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A village with a big story
Little Holland cottages at top of Green no longer there
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Claypits Pond with Horses 1905
Long Melford Coronation fancy dress competition at the British Legion in Cordell road1953
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Duce

Selected Biographies

Duce, Alfred ‘Fred’ – Born: Long Melford, Suffolk on 2.12.1886.[1]  Parents: John Duce (Coconut Mat Weaver) [d1893] and Harriett (née Parmenter) (Coconut Mat Maker) who married George Moss in 1906.  Family Connections: Brother to Bertram Duce [b1888], also, half-brother of Harry Parmenter [b1883], George Moss [b1899] and Jack Moss [b1900], and stepson of George Moss [b1870].  Home: Bull Lane, Long Melford (1891), Back Meadow, Smaley Lane, Long Melford (1901 to 1911), Hall Street, Long Melford (1921 to 1939).  Occupation: Errand Boy (1901), General Labourer (1911 to 1939).  Service Record: Although no definitive military record can be found, Alfred may have joined the 5th Battalion [Territorial], Suffolk Regiment with his brother Bert before 1914 as Private, later Sgt.262.  If this assumption is correct then he was posted to Gallipoli on 10.8.1915 with 1/5th Battalion, Suffolks and subsequently renumbered as Pte.70673.  He transferred to 1st [Garrison] Battalion, Sherwood Foresters (Nottinghamshire and Derbyshire Regiment) while stationed in Egypt.  Over the course of his career under arms he was also issued with other regimental numbers namely: 5820694, 203865 and 240022.[2]  Died: Sudbury in 1956.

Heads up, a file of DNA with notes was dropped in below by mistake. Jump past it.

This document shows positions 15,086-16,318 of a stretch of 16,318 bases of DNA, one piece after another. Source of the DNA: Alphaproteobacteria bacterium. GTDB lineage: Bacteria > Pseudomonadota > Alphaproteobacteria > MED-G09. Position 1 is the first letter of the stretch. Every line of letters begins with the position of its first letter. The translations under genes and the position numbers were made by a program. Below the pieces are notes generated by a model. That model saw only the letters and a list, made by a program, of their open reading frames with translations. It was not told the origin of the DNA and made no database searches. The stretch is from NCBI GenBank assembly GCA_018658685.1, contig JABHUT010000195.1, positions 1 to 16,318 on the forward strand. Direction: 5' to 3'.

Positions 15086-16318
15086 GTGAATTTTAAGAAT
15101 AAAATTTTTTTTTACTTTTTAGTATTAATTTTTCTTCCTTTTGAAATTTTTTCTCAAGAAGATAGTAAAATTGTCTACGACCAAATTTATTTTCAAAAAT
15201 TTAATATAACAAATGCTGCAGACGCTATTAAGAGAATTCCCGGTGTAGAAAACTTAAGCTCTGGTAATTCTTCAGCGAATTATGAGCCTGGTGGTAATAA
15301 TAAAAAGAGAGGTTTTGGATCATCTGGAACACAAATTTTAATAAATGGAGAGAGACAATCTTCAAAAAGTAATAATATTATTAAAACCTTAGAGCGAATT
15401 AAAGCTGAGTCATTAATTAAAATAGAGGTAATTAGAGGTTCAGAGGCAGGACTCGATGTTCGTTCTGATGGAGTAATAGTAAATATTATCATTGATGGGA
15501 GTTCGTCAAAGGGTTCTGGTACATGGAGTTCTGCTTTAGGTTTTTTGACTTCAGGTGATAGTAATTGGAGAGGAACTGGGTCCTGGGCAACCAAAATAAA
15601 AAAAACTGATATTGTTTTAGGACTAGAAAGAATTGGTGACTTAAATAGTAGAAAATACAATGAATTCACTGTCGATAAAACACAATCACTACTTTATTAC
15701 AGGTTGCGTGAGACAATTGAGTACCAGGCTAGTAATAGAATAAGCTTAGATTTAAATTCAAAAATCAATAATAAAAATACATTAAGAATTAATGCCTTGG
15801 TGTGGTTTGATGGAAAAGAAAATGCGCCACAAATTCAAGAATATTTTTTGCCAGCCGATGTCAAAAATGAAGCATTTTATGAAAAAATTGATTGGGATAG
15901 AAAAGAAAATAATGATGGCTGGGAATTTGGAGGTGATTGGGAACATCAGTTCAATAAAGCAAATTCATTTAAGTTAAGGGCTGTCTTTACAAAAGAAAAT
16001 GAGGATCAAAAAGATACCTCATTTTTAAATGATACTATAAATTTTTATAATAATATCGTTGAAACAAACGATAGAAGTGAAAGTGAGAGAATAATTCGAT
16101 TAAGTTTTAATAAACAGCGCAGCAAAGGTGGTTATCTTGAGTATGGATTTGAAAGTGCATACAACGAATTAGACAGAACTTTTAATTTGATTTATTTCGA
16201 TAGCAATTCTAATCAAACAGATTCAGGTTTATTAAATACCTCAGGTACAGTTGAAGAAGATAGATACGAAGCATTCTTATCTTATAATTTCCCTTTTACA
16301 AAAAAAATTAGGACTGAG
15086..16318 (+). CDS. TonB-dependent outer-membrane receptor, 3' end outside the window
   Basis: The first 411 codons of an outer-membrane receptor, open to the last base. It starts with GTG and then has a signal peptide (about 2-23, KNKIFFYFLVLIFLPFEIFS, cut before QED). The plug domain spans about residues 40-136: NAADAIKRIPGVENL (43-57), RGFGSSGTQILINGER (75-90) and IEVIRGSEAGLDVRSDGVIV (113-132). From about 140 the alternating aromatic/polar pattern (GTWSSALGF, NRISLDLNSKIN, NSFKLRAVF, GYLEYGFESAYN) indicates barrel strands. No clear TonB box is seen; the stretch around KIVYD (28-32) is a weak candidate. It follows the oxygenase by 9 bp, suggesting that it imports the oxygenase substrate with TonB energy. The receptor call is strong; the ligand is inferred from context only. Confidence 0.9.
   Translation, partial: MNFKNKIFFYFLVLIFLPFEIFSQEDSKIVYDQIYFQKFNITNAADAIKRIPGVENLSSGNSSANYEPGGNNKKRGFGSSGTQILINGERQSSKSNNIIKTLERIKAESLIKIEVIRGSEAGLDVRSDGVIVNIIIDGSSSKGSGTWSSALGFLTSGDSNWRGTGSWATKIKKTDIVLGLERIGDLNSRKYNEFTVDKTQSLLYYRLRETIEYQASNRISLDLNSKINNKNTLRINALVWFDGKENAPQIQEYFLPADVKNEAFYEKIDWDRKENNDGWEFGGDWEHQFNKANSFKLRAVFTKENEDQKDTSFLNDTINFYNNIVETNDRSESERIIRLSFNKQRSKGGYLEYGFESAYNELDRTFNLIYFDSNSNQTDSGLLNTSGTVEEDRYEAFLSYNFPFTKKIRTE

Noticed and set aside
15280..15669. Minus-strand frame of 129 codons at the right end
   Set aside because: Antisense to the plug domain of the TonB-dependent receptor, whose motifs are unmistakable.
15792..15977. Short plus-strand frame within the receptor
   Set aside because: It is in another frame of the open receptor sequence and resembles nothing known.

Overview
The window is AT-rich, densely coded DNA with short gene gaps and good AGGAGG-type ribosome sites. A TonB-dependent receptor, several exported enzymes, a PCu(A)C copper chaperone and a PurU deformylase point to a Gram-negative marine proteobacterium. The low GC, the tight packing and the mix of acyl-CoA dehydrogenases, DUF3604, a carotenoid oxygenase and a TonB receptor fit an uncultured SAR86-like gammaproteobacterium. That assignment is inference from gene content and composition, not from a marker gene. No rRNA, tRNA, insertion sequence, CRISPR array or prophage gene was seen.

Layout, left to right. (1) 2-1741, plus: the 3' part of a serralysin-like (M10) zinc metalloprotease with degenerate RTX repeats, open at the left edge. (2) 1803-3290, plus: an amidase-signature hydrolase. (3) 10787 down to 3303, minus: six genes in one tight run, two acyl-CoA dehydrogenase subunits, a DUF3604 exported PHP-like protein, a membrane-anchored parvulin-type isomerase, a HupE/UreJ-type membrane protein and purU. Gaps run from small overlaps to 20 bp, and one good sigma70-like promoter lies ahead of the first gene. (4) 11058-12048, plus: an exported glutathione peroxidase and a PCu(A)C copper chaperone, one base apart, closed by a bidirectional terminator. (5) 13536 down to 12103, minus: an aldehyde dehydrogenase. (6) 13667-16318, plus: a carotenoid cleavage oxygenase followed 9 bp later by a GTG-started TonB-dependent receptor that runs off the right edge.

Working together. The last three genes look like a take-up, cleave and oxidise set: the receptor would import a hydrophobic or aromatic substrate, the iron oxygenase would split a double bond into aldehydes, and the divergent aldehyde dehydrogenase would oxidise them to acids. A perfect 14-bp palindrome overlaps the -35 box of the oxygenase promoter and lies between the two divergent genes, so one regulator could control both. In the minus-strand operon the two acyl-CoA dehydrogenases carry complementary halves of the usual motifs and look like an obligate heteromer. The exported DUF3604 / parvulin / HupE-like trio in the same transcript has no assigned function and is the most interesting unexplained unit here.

Duce, Arthur – Born: Long Melford, Suffolk on 1.2.1890.[3]  Parents: Charles Duce (Coconut Mat Weaver) and Emily Jane [née Boggis] (Horsehair Drawer).  Family Connections: Brother to Charles Duce [b1880], Frederick Duce [b1885], Harry Duce [b1886], George Duce [b1888], Walter Duce [b1892], Bertie Duce [b1895] and Frank Duce [b1898]; also, uncle of Harry Frederick Duce [b1912]. Home: Westgate Lane, Long Melford (1891), Bishops Yard, Westgate Street, Long Melford (1901), Military Barracks in Malta (1911), 13 Tresco Road, Nunhead, London [1919], 41 Brooklands Road, Wandsworth, London [1920], 41 Landseer Street, Battersea, London [1920-1923].[4]  Occupation: Soldier [1905 to 1919], Plasterer’s Labourer (1921).  Service Record: Arthur enlisted in 1905 as Pte.189 with 3rd [Special Reserve] Battalion, Essex Regiment.  In 1908 Arthur was transferred as Pte.8821 to 2nd Battalion, Northamptonshire Regiment and was posted first to Egypt from 8.1.1914 to 16.10.1914, then to France from 4.11.1914 to 10.5.1915 as part of 24th Brigade, 8th Division.  During his first period on the Western Front, he saw action at the Battles of Neuve Chapelle on 12.3.1915 and Aubers on 9.5.1915, where he received a shrapnel wound to his shoulder, being invalided to England for treatment.  While at home he was interviewed by the local press, the following extract is taken verbatim from the published article.  On March 12th his company, numbering about 60, advanced to the German sap, which they found full of dead [English and Germans].  They had to lie in front of the parapet, unable to move from daybreak to dusk, and under fire all the time.  Duce went to sleep with his rifle by his side, and when he awoke about 7:30 pm he tried to rouse the man next to him, in order to tell him he was going to get back.  He found the man was dead, and ongoing round to the others discovered that all were killed except one.  Under cover of the darkness the two survivors regained their trench in safety.  On examining his rifle, he found it had been twice struck by bullets.  Duce says that the fiercest fighting he took part in was at Aubers. Our men advanced at dusk from their trenches and dug a temporary trench, in preparation for the attack in the morning.  About daybreak the British artillery commenced bombarding the German trenches.  The infantry advanced at 4:45 am.  As soon as they got on to the parapet they were met with heavy fire from the enemy’s machine-guns and rifles, and before they had advanced ten yards the whole section had been knocked down by shrapnel.[5]  Arthur’s next spell in France from 20.4.1916 to 12.7.1916 passed without serious incident, the Battalion being placed in the Divisional reserve during the Battle of Albert, the opening phase of the Somme Offensive.  After six months in England, he was transferred to the Northamptonshire’s 5th [Service] Battalion and posted for a final time to France from 1.1.1917 to 8.12.1918 as Pioneer unit with 12th [Eastern] Division.  In April and May the Division saw action during the Arras Offensive and in November 1917 at Cambrai, followed by the First Battles of the Somme, the Battles of Épehy and the St Quentin Canal in September, and the Battle of the Sambre in November 1918, the last large-scale encounter of the War.  By the time of his discharge in September 1920 Arthur Duce had been promoted to the rank of Corporal.[6]  Died: Islington, London in 1938.